Last fall, an off-duty Petaluma Police officer crashed a motorized scooter on the fourth fairway of the Rooster Run Golf Club. The police department held a benefit golf tournament at the public golf course October 5. The off-duty officer who crashed a scooter had worked the graveyard shift the night before the tournament and reported in the morning to drive a golf cart transporting "pin-up girls" around the course during the tourney and other tasks related to the event, according to the Press-Democrat.

At some point, authorities say that the officer borrowed a motorized scooter from a fellow officer and reportedly took a run onto the course. That is when he allegedly crashed, suffering undisclosed injuries. Officers and police brass were all over the course for the tournament, but after the wreck, the off-duty cop was not asked to perform field sobriety tests, nor did he submit any breath or blood sample.

Someone at the golf course called 911, and the officer was taken to Petaluma Valley Hospital for treatment. About a month passed, and Petaluma Police reportedly contacted the California Highway Patrol to open a DUI investigation related to the incident. Petaluma Police claim that the department had been looking into the incident and desired to have an independent investigation opened.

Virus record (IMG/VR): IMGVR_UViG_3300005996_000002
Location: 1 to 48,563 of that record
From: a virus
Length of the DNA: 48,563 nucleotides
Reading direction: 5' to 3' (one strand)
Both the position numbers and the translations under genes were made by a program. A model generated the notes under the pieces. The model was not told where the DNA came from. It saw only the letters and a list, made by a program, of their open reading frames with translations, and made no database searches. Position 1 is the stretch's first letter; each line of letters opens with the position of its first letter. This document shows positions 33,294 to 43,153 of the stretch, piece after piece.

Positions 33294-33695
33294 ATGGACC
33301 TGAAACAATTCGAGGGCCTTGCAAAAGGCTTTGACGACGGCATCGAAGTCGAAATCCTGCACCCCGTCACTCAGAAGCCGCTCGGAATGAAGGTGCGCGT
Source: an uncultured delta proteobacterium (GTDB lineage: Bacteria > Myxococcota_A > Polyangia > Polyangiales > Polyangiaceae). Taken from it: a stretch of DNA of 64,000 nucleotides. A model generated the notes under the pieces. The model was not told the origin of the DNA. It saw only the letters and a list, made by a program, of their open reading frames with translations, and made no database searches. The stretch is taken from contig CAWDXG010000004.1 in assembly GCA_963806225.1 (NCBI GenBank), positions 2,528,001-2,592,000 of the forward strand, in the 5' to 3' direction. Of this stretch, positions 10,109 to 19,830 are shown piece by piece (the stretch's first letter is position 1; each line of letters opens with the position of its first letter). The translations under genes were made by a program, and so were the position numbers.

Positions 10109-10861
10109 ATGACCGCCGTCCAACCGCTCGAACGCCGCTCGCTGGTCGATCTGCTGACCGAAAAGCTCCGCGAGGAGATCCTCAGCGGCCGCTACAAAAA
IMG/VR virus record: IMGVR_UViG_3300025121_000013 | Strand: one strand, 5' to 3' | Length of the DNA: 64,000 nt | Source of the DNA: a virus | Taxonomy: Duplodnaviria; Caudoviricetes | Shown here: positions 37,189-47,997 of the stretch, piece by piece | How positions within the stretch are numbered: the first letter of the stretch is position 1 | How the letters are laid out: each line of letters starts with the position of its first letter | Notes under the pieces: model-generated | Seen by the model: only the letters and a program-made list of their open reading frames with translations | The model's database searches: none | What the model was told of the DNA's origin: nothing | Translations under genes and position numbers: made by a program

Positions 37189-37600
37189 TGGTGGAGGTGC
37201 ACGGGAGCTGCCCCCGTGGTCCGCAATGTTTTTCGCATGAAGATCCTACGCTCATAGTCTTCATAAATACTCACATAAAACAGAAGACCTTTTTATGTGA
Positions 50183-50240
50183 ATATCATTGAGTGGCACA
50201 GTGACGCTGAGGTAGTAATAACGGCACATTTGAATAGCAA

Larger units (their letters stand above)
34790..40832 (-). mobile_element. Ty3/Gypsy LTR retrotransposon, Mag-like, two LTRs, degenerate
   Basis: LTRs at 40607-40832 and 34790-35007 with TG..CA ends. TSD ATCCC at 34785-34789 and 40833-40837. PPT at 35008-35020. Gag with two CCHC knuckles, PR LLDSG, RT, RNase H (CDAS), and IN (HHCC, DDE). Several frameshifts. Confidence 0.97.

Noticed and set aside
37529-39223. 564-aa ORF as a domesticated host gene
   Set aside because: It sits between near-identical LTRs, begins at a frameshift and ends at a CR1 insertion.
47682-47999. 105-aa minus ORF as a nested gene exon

Authorities say that the officer had been seen drinking from a red cup on the day of the event. Witnesses reportedly claim that the officer was "boisterous" during the fund raiser. The CHP reportedly recommended that the officer be charged with driving under the influence. The prosecutor claims that he has subpoenaed records from the hospital where the officer sought treatment, but a report in the Press-Democrat does not indicate if any evidence was obtained from the subpoena.

The man accused of DUI has pled not guilty. His lawyer appeared in court this week in the case, which has not been resolved. The man is scheduled for his next hearing on the DUI charges March 25.

Not all DUI charges are filed in the immediate aftermath of an incident. Most Santa Cruz area drivers may be aware that the legal limit to drive in California is 0.08 percent blood alcohol content.

However, California's DUI laws also allow prosecutors to pursue DUI charges on allegations and evidence to show that a driver was under the influence other than the 0.08 percent per se evidence of impairment. In each type of DUI charge, the prosecutor must prove the alleged offense beyond a reasonable doubt.

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